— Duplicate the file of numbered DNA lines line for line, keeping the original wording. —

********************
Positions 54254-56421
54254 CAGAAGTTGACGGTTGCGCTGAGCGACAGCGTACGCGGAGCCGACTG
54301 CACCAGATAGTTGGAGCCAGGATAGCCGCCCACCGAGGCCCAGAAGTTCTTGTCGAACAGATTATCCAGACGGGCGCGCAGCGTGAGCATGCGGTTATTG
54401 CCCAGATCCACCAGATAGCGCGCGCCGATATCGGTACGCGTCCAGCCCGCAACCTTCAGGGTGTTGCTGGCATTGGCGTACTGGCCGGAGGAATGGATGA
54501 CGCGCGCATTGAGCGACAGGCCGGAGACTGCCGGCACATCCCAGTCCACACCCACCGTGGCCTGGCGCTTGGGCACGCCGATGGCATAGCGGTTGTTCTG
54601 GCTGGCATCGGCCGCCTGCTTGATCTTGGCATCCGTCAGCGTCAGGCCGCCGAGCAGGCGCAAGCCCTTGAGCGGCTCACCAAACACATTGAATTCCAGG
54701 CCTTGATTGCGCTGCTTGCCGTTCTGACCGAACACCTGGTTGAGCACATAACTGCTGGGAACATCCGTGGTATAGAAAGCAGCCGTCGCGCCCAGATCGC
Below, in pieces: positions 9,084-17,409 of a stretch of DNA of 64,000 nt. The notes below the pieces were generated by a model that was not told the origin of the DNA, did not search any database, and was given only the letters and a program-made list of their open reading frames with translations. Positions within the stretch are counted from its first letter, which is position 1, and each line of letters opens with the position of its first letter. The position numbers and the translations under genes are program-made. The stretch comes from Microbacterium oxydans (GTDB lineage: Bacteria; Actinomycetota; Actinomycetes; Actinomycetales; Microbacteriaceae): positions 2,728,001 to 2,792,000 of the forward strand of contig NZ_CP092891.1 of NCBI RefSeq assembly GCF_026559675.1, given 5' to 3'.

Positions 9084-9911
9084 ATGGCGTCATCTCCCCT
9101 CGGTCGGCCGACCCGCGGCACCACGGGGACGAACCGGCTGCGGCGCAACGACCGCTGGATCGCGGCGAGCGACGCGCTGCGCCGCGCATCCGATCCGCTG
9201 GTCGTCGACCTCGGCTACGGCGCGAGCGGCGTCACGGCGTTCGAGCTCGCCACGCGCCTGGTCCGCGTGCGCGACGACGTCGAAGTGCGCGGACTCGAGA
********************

Positions 54254-56421
54254 CAGAAGTTGACGGTTGCGCTGAGCGACAGCGTACGCGGAGCCGACTG
54301 CACCAGATAGTTGGAGCCAGGATAGCCGCCCACCGAGGCCCAGAAGTTCTTGTCGAACAGATTATCCAGACGGGCGCGCAGCGTGAGCATGCGGTTATTG
54401 CCCAGATCCACCAGATAGCGCGCGCCGATATCGGTACGCGTCCAGCCCGCAACCTTCAGGGTGTTGCTGGCATTGGCGTACTGGCCGGAGGAATGGATGA
54501 CGCGCGCATTGAGCGACAGGCCGGAGACTGCCGGCACATCCCAGTCCACACCCACCGTGGCCTGGCGCTTGGGCACGCCGATGGCATAGCGGTTGTTCTG
54601 GCTGGCATCGGCCGCCTGCTTGATCTTGGCATCCGTCAGCGTCAGGCCGCCGAGCAGGCGCAAGCCCTTGAGCGGCTCACCAAACACATTGAATTCCAGG
54701 CCTTGATTGCGCTGCTTGCCGTTCTGACCGAACACCTGGTTGAGCACATAACTGCTGGGAACATCCGTGGTATAGAAAGCAGCCGTCGCGCCCAGATCGC
Below, in pieces: positions 9,084-17,409 of a stretch of DNA of 64,000 nt. The notes below the pieces were generated by a model that was not told the origin of the DNA, did not search any database, and was given only the letters and a program-made list of their open reading frames with translations. Positions within the stretch are counted from its first letter, which is position 1, and each line of letters opens with the position of its first letter. The position numbers and the translations under genes are program-made. The stretch comes from Microbacterium oxydans (GTDB lineage: Bacteria; Actinomycetota; Actinomycetes; Actinomycetales; Microbacteriaceae): positions 2,728,001 to 2,792,000 of the forward strand of contig NZ_CP092891.1 of NCBI RefSeq assembly GCF_026559675.1, given 5' to 3'.

Positions 9084-9911
9084 ATGGCGTCATCTCCCCT
9101 CGGTCGGCCGACCCGCGGCACCACGGGGACGAACCGGCTGCGGCGCAACGACCGCTGGATCGCGGCGAGCGACGCGCTGCGCCGCGCATCCGATCCGCTG
9201 GTCGTCGACCTCGGCTACGGCGCGAGCGGCGTCACGGCGTTCGAGCTCGCCACGCGCCTGGTCCGCGTGCGCGACGACGTCGAAGTGCGCGGACTCGAGA